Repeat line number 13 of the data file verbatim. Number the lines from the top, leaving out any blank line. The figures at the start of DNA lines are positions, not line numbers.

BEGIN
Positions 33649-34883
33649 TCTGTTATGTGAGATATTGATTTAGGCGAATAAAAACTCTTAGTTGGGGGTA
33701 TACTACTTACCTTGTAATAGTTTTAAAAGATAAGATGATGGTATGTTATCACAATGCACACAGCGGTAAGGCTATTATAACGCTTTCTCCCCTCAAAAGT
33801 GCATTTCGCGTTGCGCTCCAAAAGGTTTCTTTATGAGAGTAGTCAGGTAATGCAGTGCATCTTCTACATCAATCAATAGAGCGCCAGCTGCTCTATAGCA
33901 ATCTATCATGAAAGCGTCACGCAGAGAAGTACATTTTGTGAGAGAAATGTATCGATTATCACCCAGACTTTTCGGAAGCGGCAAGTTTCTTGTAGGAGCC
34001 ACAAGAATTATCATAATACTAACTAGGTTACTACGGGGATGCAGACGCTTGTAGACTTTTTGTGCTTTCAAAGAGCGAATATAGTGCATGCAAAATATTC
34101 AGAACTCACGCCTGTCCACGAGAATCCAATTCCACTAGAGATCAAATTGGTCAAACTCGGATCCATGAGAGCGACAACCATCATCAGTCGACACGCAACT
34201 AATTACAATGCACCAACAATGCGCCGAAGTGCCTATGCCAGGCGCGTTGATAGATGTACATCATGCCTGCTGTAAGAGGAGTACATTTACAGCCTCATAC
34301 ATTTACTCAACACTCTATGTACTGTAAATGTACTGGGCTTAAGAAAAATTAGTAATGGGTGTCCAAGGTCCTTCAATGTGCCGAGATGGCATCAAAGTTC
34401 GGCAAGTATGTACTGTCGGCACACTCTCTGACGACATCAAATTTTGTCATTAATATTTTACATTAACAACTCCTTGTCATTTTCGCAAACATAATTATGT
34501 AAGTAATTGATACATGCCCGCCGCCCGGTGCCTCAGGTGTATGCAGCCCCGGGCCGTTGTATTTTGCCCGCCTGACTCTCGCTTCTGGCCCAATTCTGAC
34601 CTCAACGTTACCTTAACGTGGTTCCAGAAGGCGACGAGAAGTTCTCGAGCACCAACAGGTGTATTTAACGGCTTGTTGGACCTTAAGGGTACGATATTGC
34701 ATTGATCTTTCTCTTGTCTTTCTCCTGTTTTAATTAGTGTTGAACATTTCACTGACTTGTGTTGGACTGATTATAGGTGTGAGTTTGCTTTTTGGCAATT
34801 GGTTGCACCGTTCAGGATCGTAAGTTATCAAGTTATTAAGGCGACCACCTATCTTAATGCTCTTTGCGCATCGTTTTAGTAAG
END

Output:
34701 ATTGATCTTTCTCTTGTCTTTCTCCTGTTTTAATTAGTGTTGAACATTTCACTGACTTGTGTTGGACTGATTATAGGTGTGAGTTTGCTTTTTGGCAATT